Time ticks on a PC, and making them accurate

From: Anthony G. Atkielski (anthony@atkielski.com)
Date: Sat Nov 19 2011 - 10:29:19 UTC

  • Next message: Russell Eberst: "2011NOV18-19.OBS"

    Hello all,
    My attention was drawn to this list by Jay Respler. I wrote the tiny
    WWV32 program that plays time ticks on the PC. I have some additional
    details about this program, plus some information on how to get your
    PC time accurate (if this has not been previously covered).
    The WWV32 program is inspired by WWV's broadcasts, and plays silence
    interrupted by beeps each second. A longer beep marks every ninth
    second, and a special pattern of beeps marks each minute. Assuming you
    already know the time, the beeps can help you keep track of the
    passing minutes and seconds.
    Another program available on the same page, which I just put out there
    in beta version, is WWV3. This program plays audio tones that are
    identical to those of the real WWV broadcasts. If you want
    authenticity, this program is useful. However, since the WWV tones are
    continuous tones with ticks interrupting them, and with fewer markers
    for the minute, you might find this program more annoying than WWV32,
    depending on your preferences. I hope to add audio announcements of
    the time at some point, once I can find or make good voice recordings
    (my voice is ill-suited to this).
    Another thing that might be useful is optimizing your PC for accurate
    time. If you are running Windows XP or a later version of Windows, the
    system already synchronizes your PC over the Internet with central
    time servers, using a protocol called NTP. NTP is a very accurate way
    to synchronize time of day across all the computers in a network, and
    has been in use for ages on servers to keep all machines within
    milliseconds or even microseconds of each other.
    The Windows XP built-in NTP function version is capable of this
    accuracy, too, but by default, Windows only synchronizes the time once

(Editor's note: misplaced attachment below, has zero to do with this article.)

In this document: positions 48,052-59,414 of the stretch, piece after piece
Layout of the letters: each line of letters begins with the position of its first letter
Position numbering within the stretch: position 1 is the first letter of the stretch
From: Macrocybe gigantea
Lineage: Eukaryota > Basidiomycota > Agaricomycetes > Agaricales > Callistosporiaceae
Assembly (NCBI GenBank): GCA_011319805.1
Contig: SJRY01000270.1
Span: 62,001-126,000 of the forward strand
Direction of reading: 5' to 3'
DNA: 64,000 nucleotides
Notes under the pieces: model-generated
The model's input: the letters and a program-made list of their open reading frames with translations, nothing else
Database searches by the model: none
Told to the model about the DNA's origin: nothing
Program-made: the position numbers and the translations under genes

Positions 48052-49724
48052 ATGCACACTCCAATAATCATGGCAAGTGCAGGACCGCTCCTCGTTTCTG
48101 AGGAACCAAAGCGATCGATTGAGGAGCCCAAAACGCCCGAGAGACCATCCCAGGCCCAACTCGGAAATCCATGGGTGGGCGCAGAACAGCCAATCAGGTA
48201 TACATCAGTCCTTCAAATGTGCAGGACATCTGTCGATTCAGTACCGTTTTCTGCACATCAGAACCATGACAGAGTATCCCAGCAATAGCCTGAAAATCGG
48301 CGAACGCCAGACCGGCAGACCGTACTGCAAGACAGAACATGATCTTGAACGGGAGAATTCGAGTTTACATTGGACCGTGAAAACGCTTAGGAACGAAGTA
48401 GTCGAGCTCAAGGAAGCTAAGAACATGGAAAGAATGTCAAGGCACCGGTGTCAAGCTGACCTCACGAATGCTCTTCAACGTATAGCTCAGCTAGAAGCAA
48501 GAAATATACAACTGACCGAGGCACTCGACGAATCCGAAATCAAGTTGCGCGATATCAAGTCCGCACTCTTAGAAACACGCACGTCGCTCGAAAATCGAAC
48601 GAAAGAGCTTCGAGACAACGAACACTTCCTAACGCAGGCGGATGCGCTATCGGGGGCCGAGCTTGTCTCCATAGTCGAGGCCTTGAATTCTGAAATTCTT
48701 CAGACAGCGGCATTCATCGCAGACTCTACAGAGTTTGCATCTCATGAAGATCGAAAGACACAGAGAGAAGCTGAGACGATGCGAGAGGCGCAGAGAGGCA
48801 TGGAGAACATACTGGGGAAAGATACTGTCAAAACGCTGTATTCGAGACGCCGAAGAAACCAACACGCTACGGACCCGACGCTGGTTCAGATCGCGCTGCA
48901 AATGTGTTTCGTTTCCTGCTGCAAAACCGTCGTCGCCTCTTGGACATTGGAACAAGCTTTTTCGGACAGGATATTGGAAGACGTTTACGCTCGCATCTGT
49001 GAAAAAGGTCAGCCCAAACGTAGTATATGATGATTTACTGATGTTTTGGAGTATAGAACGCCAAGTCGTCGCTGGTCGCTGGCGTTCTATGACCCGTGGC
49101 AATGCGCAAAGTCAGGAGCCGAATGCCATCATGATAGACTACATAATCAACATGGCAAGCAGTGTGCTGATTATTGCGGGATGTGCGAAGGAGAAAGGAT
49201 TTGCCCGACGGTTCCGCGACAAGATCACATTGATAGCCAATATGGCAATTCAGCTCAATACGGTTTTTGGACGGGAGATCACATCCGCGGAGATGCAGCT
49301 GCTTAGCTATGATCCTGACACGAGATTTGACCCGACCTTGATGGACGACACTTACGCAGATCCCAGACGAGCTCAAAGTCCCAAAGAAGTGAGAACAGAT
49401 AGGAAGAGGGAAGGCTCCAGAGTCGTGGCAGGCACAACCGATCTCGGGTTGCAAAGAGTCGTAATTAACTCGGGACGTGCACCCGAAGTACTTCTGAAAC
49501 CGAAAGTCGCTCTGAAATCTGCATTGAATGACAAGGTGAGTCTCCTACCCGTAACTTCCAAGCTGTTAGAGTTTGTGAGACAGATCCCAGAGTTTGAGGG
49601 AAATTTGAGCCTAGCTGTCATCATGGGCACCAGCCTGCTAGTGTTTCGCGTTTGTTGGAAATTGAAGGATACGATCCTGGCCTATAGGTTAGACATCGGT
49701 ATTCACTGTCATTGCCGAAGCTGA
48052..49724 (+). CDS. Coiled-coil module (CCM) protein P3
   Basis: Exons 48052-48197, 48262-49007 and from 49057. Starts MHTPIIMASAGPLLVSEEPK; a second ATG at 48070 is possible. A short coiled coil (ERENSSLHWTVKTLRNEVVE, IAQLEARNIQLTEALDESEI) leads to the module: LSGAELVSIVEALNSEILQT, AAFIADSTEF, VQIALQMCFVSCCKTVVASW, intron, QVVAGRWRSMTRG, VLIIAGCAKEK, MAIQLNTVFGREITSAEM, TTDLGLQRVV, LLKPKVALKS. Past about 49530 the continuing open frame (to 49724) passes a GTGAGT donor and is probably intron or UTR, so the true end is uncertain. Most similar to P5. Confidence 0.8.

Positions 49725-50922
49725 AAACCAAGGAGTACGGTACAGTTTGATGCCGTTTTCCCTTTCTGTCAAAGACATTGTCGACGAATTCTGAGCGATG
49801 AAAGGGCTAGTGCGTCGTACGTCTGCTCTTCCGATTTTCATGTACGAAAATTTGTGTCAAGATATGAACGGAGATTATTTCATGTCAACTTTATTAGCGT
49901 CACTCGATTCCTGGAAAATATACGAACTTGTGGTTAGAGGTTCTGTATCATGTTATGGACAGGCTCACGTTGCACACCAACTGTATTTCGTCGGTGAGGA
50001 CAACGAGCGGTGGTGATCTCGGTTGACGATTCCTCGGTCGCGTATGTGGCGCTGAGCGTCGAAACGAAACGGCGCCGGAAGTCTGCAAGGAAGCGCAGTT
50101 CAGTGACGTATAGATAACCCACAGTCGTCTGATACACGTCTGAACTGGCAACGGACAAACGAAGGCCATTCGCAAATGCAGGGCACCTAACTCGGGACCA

a week. And most PC clocks are off by many seconds a day, so a
    once-a-week synchronization makes the PC useless for time checks that
    have to have sub-second accuracy. Fortunately, there's a parameter you
    can change in your PC that will vastly improve this.  Here's a
    Microsoft page that describes the parameters:
    For purposes of accuracy, you really only need to change the
    SpecialPollInterval parameter mentioned on the page above. By default,
    this parameter, which controls how often the PC synchronizes, is set
    to one week. However, you can set it to, say, one hour, in order to
    get your PC to stay accurate to within a fraction of a second. A value
    of 3600 (one hour, in seconds) can work well. With this parameter
    changed, your computer should be more than accurate enough to produce
    ticks that are accurate to within a small fraction of a second.
    There are also other parameters you can change, such as the servers
    from which your PC gets the time, but those aren't as important as
    changing SpecialPollInterval.
    You need a continuous Internet connection to make this change (like
    ADSL, cable, etc.). If you still use dial-up to reach the Internet,
    this won't help.
    You can double-click on the time in the taskbar of your machine and
    select the Internet Time tab to see the last time your machine
    synchronized, and the next scheduled synchronization. You can also
    change the time server if you wish (the NIST and some other
    organizations have free time servers you can access).
    With this optimization carried out, you don't need any special
    software to maintain extremely accurate time of day on your PC.
    Seesat-l mailing list

    This archive was generated by hypermail 2b29 : Sat Nov 19 2011 - 10:30:26 UTC